The unresolved Middle East conflict shapes life in the Palestinian Territories. There are 5.2 million people of Palestinian descent living there, 2.1 million of them in the Gaza Strip and 3.1 million in the West Bank and East Jerusalem. Recurrent violent clashes, political gridlock and ongoing restrictions on the movement of people and goods weigh heavily on the people and the economy. The consequences are high unemployment and a continuing potential for conflict. The situation in the Gaza Strip is particularly explosive. There, people lack water, electricity and jobs.
In the course of the Arab-Israeli conflict, hundreds of thousands of Palestinians fled their homeland in 1948 and in the following years. In addition to today's Palestinian Territories, many refugees found refuge in the neighbouring countries of Jordan, Lebanon and Syria. In the absence of a political solution to the conflict, they still live there today - often with only limited rights and under precarious living conditions. Financial Cooperation supports Palestinian refugees through the refugee relief agency UNRWA. The relief agency was founded in 1949 and is thus one of the oldest programmes of the United Nations. It is responsible for ensuring the basic needs of currently about 5.3 million Palestinian refugees.
Since the early 1980s, KfW Development Bank has been active in the Palestinian Territories on behalf of the German Federal Ministry for Economic Cooperation and Development (BMZ) in the following priority areas:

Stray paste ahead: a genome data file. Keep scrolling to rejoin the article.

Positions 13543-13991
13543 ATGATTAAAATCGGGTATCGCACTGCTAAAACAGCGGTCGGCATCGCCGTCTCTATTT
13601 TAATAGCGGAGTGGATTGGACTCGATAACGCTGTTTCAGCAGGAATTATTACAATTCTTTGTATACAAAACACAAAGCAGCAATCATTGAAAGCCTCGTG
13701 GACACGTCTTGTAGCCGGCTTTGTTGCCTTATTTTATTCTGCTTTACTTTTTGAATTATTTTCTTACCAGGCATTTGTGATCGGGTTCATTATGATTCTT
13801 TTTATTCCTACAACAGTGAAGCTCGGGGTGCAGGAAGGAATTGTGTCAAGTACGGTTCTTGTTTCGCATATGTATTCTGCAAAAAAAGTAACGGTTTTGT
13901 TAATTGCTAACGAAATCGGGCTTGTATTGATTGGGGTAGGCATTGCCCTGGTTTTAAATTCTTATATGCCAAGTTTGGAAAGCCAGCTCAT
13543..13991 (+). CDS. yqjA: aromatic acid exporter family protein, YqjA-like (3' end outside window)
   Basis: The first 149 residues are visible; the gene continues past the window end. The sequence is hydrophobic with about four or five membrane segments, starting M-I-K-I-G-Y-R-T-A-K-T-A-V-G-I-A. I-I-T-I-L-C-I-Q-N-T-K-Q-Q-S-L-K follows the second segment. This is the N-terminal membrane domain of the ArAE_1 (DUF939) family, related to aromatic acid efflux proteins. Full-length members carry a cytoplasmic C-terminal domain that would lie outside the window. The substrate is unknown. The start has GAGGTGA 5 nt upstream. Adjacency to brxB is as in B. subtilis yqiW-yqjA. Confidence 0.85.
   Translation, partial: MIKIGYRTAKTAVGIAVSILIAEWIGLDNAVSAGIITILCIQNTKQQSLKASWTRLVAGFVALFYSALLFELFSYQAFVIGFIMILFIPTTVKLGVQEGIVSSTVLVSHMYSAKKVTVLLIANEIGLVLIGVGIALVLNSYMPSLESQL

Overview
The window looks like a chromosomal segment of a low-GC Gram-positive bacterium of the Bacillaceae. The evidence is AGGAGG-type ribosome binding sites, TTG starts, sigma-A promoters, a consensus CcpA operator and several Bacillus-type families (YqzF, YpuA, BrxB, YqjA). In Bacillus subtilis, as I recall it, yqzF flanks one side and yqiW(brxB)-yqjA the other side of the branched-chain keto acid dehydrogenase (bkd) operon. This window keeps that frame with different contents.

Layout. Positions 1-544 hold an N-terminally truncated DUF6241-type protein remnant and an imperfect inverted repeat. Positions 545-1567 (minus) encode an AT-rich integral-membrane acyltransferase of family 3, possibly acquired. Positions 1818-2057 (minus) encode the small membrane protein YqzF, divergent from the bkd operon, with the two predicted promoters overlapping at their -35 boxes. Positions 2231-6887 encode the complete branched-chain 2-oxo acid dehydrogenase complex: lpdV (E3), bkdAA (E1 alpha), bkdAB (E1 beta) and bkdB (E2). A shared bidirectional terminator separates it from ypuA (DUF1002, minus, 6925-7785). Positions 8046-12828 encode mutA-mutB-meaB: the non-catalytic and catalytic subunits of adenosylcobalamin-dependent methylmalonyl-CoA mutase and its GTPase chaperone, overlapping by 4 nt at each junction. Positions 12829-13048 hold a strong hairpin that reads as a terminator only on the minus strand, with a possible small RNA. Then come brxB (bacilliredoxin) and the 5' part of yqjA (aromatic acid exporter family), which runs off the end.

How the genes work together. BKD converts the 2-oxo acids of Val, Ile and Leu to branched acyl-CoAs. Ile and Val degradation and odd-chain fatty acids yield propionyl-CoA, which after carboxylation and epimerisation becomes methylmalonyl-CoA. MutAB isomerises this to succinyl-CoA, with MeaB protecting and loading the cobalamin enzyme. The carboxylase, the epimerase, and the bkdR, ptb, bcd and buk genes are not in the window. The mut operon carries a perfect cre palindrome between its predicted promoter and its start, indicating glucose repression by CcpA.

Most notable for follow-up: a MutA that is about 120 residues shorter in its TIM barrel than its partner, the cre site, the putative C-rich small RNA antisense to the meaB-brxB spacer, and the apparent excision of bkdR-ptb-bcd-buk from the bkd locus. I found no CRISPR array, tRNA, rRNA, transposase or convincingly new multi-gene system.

In the area of sustainable economic development, training and employment, KfW supports the Palestinian Ministry of Education in improving the education system. This enables new schools to be built and vocational training programmes to be developed. Employment programmes provide access to paid work for people who are able to work - this contributes to an improvement in the income situation and also supports a variety of social institutions, e.g. for people with disabilities.
The German government - among other donors - supports the area of "building public institutions and promoting civil society" by financing the Palestinian Municipal Development Fund. With the funds from the MDLF, municipalities can build roads and playgrounds, for example. The transparency and quality of the respective local administration influences the amount of funds provided by the MDLF.
KfW's funding also includes the expansion of the drinking water supply and the construction of modern sewage treatment plants, both in the West Bank and in Gaza. Some of the treated wastewater is also used for agriculture. In the Gaza Strip, German Development Cooperation is also involved in the desalination of seawater.